I was watching late, late night TV a few months ago, and I came across a documentary about some European goth-metal band. There was concert footage interspersed with taped interviews with the members of the band. Watching the rock mockumentary This is Spinal Tap in my youth has all but ruined this kind of thing for me by making all future parody of rock star interviews redundant. What caught my attention, though, was an extended rant on the part of the lead-guitarist / singer about how pissed off he is at his band’s music constantly being “labelled” by “lazy fucking journalists.” It would have seemed a more credible complaint if I hadn’t just watched him playing a series of generic guitar solos and singing about vampires and making a pact with you-know-who, all in front of a giant, flame-spewing animatronic death’s head.
In interviews with other musicians, novelists, Hollywood movie stars, I’ve heard that complaint time and again, the one about how annoying it is to be labelled. I do believe it’s a valid beef. After all, very few of us want to have our creative efforts, the labours of love that we have poured our souls into, boiled down, bagged, bar-coded and placed on some convenient shelf. The same goes for the image of ourselves that we present to the world. We all like to think that we transcend the limitations of stereotypes, that we have a valid claim to uniqueness. I, for instance, am much, much more than a middle-aged, slightly paunchy white guy with two left feet and a bad golf swing.
There is something in me, though, that sort of…well…relishes the idea of being labelled. There are times when I think it would be absolutely wonderful to have somebody come along with a clipboard, look up my name and say with one of those great Monty Python voices “Ah, yes, here you are. We know all about you, and we’ve prepared a detailed synopsis of your personality. Please look this over and let me know if you have any questions or concerns.” I think the something inside of me that wants this wants it because, most of the time, I am absolutely bewildered about who I really am.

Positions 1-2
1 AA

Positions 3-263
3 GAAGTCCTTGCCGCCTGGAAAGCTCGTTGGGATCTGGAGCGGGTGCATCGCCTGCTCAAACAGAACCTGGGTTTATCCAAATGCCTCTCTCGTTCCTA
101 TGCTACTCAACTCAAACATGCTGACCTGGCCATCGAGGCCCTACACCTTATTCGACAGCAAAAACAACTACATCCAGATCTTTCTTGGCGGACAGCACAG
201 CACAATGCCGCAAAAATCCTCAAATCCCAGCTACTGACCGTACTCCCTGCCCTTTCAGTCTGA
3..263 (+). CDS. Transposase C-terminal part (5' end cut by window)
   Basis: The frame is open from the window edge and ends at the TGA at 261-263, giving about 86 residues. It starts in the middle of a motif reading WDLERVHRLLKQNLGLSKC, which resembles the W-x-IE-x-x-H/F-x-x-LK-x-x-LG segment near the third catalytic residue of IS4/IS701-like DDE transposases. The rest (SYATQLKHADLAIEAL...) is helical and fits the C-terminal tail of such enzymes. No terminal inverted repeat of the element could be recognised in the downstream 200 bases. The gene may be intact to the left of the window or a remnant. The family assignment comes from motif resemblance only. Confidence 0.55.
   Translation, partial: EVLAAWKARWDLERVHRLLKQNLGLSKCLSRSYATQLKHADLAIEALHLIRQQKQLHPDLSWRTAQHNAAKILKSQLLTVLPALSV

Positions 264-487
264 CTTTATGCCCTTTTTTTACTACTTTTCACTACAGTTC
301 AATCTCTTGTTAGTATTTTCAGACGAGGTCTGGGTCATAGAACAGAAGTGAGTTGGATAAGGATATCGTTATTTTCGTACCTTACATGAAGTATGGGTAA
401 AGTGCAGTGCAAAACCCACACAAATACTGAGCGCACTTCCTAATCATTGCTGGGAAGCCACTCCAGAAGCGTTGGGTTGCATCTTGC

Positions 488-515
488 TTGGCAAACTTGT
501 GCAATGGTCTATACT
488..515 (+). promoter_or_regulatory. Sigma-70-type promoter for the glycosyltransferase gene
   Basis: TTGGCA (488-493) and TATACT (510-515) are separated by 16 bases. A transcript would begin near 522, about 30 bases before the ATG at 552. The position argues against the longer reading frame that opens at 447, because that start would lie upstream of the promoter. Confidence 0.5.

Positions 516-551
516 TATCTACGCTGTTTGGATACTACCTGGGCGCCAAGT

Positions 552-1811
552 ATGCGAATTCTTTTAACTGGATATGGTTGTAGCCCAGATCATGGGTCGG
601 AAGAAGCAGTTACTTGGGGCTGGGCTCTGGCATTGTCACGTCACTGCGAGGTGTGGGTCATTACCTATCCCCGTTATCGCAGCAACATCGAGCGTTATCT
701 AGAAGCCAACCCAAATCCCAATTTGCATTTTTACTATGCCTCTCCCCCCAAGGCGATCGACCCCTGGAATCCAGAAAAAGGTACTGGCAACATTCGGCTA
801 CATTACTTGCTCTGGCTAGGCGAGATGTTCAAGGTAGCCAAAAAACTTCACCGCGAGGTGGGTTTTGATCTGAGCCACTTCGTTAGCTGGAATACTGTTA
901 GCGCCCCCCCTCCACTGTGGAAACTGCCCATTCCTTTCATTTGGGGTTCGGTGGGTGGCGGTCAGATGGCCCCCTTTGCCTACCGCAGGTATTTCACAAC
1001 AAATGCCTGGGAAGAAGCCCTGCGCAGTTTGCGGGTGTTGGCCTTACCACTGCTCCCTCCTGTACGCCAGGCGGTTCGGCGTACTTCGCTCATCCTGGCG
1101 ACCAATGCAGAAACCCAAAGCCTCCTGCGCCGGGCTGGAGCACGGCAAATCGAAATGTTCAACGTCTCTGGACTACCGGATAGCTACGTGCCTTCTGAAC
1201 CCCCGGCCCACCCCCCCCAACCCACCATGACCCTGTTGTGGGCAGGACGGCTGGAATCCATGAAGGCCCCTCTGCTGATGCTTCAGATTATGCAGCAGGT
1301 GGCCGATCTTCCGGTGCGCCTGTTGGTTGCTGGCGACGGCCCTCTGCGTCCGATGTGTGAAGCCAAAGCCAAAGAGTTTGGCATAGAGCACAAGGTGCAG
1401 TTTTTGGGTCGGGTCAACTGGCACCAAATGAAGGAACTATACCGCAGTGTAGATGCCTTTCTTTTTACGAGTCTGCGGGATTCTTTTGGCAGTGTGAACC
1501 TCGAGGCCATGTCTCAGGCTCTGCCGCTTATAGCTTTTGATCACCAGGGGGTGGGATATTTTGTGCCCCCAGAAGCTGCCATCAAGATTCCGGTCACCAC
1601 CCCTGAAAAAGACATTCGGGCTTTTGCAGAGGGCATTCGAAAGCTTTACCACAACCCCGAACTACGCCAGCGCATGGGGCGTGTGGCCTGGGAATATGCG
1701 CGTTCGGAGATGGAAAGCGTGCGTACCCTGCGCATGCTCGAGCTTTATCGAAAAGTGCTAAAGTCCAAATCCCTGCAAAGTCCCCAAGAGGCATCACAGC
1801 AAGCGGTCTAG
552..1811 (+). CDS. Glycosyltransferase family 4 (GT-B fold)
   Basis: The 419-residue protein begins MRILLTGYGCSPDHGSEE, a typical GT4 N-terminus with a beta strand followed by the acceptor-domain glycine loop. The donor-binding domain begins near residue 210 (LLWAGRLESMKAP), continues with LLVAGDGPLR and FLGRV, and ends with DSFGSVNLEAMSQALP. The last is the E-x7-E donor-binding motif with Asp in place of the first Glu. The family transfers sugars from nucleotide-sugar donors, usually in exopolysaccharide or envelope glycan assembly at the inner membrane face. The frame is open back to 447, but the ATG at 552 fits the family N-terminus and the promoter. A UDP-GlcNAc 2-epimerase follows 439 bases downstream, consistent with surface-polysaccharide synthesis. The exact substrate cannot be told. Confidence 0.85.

Don’t get me wrong. There are many things I am absolutely certain about myself. I know that I like pirate films, handmade sweaters, live theatre, motorcycles, New Orleans jazz, French cooking, black coffee, and the smell of wet dogs and swimming pools. I know that I am devoted to my family and loyal to my friends. But there are so many times that I’ve found myself weak when I was sure that I would be strong, or found strength within myself that I never suspected I had. So many times I deliberately do something self-destructive, or find myself making the same mistakes over and over again. So many times I find myself asking “Who am I? Why am I here? How should I act? Why do I do what I do?”
I’m pretty sure that I’m not alone in this regard. Most of us spend at least some of the time drifting around in a state of befuddlement, wondering about these things. It’s why the human race is so fond of its horoscopes and zodiacs, its psychoanalysis and its self-help books, its palm readers and its maps of the genome. Are you Virgo or Taurus, Dragon or Rat, extrovert or introvert, first born or middle child? Aaaah, it all becomes clear.
Ultimately, though, I don’t think that these sorts of generalizations give a whole lot of genuine insight. On the one hand, we are infinitely complex equations with far too many variables for any easy categorizations to take place. Yet, at the same time, we can be so banal and predictable. Incredible to think that the same wildly inconsistent species can have produced a Galileo and a Hitler, a Gandhi and a Genghis Khan, a Nelson Mandela and a George Bush. Amazing to think that the same person who planted a land mine in the morning may have pushed a child on a swing in the afternoon and written a sonnet by the light of the moon. I suppose it’s this sort of peculiarly human paradox that makes our planet such a consistent draw for extraterrestrial observers. Maybe someone out there can figure us out and let me know.